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France accepts UK sub-ICAO licences and medical declarations

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Where France leads, will other countries follow?

Overflight of France by visiting National UK PtF Aircraft

Pilots should check they have up to date information.

The DGAC has updated, following Brexit, their specific rulings on the overflight of French territory by amateur built and certain historic aircraft registered in the United Kingdom.

Details are on the DGAC website and include courtesy English translations:
Detail links to the French and English versions of the decrees that apply are:-

In general, the terms are:
Pilots may fly amateur build aircraft for private activity, VFR only, for up to 28 consecutive days subject to them having a valid UK certificate of airworthiness (or permit to fly).
Historic aircraft, are permitted on the same basis. These are defined as aircraft falling in category 1(a) (i) of Annex I to Regulation (EU) 2018/1139 of the European Parliament and of the Council of 4 July 2018*, and that a type certificate or an individual certificate of airworthiness meeting the requirements of Annex 8 of the Chicago Convention has been issued to such an aircraft, and that the aircraft was constructed by a manufacturer authorised by the former holder of the type certificate.
*In general, this means factory-built former CofA aircraft, whose initial design was established before 1 January 1955, and production has been stopped before 1 January 1975, now operating on an LAA Permit to Fly. Certain LAA-overseen former military types are also covered within this definition.

The DGAC require and accept pilots of the above aircraft overflying France provided they hold a current Pilots Licence and associated medical as required and issued in the state of registration of the aircraft. This means that as well as ICAO compliant licences & medicals, UK NPPL and UK LAPL licenses and Pilot Medical Declarations will be accepted by DGAC. The principle applied is that if the licence and associated medical is valid to fly such aircraft in the country of registration, it is accepted in France.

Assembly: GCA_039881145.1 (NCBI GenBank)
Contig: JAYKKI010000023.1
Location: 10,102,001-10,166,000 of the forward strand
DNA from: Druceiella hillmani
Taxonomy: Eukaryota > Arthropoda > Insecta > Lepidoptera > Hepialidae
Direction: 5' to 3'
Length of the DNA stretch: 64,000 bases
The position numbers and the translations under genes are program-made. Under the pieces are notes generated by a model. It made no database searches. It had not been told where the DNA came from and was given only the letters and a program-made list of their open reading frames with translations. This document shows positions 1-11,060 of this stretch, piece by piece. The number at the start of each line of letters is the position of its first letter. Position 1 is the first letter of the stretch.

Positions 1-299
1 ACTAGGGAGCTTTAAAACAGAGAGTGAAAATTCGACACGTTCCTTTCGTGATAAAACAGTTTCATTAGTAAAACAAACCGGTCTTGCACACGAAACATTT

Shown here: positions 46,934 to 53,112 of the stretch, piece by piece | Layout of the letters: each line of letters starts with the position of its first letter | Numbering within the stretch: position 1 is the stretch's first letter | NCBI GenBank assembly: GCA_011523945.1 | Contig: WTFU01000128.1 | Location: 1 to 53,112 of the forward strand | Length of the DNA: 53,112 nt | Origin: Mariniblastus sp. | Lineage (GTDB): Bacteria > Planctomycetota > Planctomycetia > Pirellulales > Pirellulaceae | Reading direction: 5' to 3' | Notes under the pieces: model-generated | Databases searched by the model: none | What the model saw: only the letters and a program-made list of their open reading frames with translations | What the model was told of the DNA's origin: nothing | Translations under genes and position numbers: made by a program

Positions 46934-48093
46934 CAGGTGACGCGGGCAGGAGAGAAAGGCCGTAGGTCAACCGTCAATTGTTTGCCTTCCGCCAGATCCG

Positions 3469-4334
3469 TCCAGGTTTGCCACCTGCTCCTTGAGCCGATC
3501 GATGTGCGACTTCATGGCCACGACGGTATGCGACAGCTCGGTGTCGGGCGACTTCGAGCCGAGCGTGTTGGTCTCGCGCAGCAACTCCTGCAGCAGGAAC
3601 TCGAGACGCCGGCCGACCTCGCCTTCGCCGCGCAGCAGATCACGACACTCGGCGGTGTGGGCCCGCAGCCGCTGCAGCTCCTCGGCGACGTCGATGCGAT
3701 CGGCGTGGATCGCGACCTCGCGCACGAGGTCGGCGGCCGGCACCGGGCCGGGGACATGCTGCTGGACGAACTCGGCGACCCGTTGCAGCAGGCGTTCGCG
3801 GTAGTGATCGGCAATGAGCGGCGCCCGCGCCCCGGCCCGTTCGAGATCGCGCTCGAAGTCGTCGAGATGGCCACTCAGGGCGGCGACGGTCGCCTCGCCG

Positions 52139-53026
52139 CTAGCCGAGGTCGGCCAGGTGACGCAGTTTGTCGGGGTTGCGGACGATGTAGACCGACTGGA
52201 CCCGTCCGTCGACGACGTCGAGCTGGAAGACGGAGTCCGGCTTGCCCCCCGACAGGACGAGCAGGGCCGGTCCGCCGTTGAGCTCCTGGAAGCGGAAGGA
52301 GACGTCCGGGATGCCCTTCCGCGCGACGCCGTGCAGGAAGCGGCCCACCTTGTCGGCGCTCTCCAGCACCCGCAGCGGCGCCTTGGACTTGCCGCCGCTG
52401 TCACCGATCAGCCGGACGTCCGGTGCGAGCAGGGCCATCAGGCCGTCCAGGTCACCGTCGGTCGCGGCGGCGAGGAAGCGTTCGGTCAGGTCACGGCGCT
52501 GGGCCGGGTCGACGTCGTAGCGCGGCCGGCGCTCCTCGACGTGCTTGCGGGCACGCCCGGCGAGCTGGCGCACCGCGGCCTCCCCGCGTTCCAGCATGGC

Note: this does not necessarily apply to pilots of Part-21 Certificated aircraft or in other EASA states

Rules of the Air
Pilots should of course operate in France or any other third country in accordance with the national rules of the air for the country concerned. It is vital pilots familiarise themselves with the differences that apply. There is further information on flights outside the UK in LAA Technical Leaflet TL 2.08.
LAA Info document 18th June 2021

local PDF copies

Is the FAA 91.411 and 91.413 altimeter check required outside the USA, and mandatory stickers?

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I am looking for a new FAA 145 company to do this.

The one I was hangared in has gone. I used to fly to IAE but that’s a long trip and there is nothing at/near Cranfield.

Are there maybe some travelling people, who don’t charge 500 quid?

LAPL / UK NPPL and N-reg

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Is anybody aware of any reason why the EASA LAPL might not comply with FAR 61.3 ?

It’s obvious from the FAA Chief Counsel rulings on 61.3 and JAR papers that the LAPL would in any case be usable only in the airspace of the country that issued it.